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How to deal with KPLC when you have an issue

KPLC, also known an Kenya Power, is the national Kenyan electric power company. The company owns and operates most of the electricity transmission and distribution system in the country. (The Government has a controlling stake at 50.1% private investors have 49.9%.)

When you’re dealing with a power outage, brown out, or other issue, they are absolutely terrible. I have not discovered any ways to make dealing with them any less painful. However, I have found a way to get them to act a bit faster.

First, call right away, as soon as you notice the problem. Don’t expect your neighbor to do it. Don’t assume anyone else called it in or that the issue will resolve soon. Call them ASAP.

Second, start with your account number. Then you can tell them the issue. Giving them your account number will let them know exactly where the problem is.

Third, tell them it’s your whole area. Most likely, it’s not only your house, so it’s not a lie. Also, they won’t do a thing if you tell them it’s only your house. Tell them it’s a widespread issue.

Fourth, get the full name (and correct spelling) of the person you are speaking with—I’ll tell you why later. Fifth, get a reference number.

Then, after all that, keep calling to check until the power issue is resolved. Tell each neighbor to do the same. If you all keep up the pressure, they will act faster.

Ways to increase to the pressure:

  • Ask for a supervisor after you’ve called twice. Talk to the supervisor to get a better response. Get that supervisor’s full name (and spelling).
  • Tell your neighbors each time you call and update them. Tell them the name of the supervisor you spoke with and have them ask for that person when they call.
  • Get onto Twitter and regularly update there, including:
    • the full name of the people you’ve spoken to
    • your reference number
    • #KPLC
    • address the tweet to @Kenya_Power_Care, @KenyaPowerAlert, and to @KenyaPower
    • tell your neighbors to do the same
  • As many places as you can (Facebook, Instagram, etc.), publicly shame KPLC into restoring power, again, calling out the representatives by name.
  • If things get bad, start calling out senior staff. Find out who the regional manager is for your area and put that person on the hook.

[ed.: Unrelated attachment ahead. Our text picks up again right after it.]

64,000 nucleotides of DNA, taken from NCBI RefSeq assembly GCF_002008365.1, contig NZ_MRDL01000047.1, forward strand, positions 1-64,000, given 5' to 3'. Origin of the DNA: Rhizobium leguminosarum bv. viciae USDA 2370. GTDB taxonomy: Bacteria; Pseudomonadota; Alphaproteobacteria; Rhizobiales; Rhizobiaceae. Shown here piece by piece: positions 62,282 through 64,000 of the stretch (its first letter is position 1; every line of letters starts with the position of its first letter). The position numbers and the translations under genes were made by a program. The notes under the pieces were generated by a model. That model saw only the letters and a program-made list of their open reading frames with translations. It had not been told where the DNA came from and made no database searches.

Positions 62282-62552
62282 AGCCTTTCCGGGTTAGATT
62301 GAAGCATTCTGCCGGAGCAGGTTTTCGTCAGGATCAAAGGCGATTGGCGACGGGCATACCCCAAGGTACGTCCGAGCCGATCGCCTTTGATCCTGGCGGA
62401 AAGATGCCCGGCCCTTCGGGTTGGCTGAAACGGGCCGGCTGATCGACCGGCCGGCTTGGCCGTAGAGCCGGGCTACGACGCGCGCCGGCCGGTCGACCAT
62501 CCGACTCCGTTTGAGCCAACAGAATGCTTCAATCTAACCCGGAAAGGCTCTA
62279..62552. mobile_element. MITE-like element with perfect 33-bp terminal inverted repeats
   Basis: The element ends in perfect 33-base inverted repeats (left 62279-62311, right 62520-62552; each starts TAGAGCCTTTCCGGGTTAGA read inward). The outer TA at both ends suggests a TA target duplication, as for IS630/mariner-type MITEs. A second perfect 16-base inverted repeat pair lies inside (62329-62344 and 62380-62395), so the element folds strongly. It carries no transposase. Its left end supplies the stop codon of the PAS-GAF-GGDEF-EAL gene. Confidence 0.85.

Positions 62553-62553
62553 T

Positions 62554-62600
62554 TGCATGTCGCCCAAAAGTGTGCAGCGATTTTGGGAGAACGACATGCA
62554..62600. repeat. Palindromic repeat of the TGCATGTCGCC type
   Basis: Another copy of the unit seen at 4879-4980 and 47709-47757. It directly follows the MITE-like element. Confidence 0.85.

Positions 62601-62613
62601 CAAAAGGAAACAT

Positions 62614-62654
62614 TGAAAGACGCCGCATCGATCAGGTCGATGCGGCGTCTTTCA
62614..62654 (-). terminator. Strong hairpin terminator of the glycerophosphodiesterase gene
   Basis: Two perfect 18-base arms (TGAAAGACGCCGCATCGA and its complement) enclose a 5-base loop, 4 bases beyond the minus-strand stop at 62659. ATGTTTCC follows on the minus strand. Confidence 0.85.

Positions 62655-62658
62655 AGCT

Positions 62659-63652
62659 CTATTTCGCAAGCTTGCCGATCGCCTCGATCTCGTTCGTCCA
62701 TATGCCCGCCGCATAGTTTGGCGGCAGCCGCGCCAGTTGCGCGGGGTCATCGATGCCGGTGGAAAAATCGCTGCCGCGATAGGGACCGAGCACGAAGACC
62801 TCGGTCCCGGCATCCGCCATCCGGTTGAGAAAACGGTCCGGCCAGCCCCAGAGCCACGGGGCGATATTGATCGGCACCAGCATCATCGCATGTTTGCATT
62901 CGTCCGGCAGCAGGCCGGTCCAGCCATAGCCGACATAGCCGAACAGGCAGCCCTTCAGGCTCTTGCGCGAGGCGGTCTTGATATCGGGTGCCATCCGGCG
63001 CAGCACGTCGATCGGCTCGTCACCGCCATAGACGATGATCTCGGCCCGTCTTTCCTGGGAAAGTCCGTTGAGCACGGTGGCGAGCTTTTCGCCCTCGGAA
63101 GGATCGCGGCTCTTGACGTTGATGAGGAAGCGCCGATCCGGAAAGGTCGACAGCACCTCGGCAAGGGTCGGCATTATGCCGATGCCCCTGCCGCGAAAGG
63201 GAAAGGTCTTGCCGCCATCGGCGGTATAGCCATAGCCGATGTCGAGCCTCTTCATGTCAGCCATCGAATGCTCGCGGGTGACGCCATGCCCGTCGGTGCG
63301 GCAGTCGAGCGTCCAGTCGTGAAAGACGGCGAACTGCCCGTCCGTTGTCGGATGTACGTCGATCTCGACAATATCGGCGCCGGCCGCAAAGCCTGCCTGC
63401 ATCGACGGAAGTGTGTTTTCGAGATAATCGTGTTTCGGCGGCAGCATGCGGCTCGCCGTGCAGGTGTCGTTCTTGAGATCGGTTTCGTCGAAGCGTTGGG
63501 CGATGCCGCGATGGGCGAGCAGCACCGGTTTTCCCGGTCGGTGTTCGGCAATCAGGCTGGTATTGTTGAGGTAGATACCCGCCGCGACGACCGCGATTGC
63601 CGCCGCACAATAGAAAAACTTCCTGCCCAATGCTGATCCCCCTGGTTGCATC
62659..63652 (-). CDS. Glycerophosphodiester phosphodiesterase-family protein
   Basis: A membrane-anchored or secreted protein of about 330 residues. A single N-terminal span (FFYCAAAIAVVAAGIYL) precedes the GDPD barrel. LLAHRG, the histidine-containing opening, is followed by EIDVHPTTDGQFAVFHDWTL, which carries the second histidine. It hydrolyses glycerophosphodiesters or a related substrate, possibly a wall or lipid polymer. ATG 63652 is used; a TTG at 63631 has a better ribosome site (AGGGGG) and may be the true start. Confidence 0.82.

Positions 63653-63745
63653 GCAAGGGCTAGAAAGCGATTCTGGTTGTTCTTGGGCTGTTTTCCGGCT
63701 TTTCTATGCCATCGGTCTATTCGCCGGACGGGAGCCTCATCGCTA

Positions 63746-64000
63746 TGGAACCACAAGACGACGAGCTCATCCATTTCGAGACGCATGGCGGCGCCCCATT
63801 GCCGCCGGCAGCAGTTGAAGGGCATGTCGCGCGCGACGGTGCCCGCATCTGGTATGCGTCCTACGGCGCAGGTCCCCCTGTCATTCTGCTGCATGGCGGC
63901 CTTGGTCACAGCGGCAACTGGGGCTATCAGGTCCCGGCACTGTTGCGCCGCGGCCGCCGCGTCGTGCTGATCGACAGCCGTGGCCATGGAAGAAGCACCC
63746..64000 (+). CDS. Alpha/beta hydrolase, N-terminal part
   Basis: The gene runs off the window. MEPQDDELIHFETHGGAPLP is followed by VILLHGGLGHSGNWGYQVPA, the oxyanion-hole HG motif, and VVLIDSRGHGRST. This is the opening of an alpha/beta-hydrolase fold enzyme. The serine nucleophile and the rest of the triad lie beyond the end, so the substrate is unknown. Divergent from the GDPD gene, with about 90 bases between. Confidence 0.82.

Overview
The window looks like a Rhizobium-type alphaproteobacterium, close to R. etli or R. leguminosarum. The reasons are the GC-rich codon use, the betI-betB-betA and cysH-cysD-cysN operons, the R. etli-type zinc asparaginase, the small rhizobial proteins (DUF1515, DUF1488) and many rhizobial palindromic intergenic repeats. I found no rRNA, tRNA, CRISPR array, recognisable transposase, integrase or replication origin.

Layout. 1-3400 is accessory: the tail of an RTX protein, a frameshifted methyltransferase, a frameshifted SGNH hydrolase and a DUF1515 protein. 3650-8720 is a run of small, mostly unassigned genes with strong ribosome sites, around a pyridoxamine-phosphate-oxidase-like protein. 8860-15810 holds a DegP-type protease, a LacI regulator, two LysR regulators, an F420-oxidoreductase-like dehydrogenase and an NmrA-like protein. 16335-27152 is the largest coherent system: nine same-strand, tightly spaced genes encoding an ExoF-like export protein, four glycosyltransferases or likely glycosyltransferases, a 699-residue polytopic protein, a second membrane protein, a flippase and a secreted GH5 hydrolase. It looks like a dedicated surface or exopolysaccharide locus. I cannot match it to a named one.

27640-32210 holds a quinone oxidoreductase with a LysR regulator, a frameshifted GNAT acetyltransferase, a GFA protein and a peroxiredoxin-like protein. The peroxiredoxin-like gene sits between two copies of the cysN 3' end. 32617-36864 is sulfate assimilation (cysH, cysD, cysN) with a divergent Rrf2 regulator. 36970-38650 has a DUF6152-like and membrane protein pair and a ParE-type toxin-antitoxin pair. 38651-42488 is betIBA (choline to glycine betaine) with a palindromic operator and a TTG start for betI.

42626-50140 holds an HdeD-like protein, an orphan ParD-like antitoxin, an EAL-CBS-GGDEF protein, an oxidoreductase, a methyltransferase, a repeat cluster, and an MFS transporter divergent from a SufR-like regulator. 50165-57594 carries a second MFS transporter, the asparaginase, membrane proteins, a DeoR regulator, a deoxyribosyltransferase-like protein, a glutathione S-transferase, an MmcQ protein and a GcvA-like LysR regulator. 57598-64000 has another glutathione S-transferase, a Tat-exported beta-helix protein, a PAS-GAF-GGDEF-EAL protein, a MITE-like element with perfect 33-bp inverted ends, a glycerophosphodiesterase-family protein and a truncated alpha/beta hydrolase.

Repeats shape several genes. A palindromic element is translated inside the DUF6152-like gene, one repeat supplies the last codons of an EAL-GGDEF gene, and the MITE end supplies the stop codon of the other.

Below is a PDF of the regional managers and their phone numbers—I got it from KPLC:

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Finally, don’t stop until the power issue is resolved. Note the last sentence of the main paragraph in the PDF: KPLC encourages customers to contact senior management via their call phone numbers. Do it.

Good luck!

 

Red Sea Egypt

Last year we did a trip to the Red Sea leaving from Port Sudan. This year we did the Red Sea again, but leaving from Marsa Alam in Egypt. We went again with AquaVentures from Watamu at the Kenyan coast. We did the St. John’s and South area. It was really nice diving.

We saw very healthy reefs, an abundance of marine life, and some sharks. There were canyon, really canyons, of coral and tons of swim throughs. At Elphinstone, about 15 meters below me I saw five sharks go by and then, a minute later, another three. I could tell they were sharks, but it was murky and I couldn’t tell what kind. I was told that most likely they were hammerheads, as they are the only schooling sharks in the area. (This was too far away to capture on video.)

Unfortunately, my camera housing flooded (not a total loss, the camera is still good) and so my photos and video are limited. I did get to use the GoPro…but I’m not a pro at that. I’ll have it posted for next week.

 

It’s Expats and Pets Awareness Week

“This week we would like to focus on the many expats that live in Kenya (and other countries) who are considering to get a pet or who have pet(s).”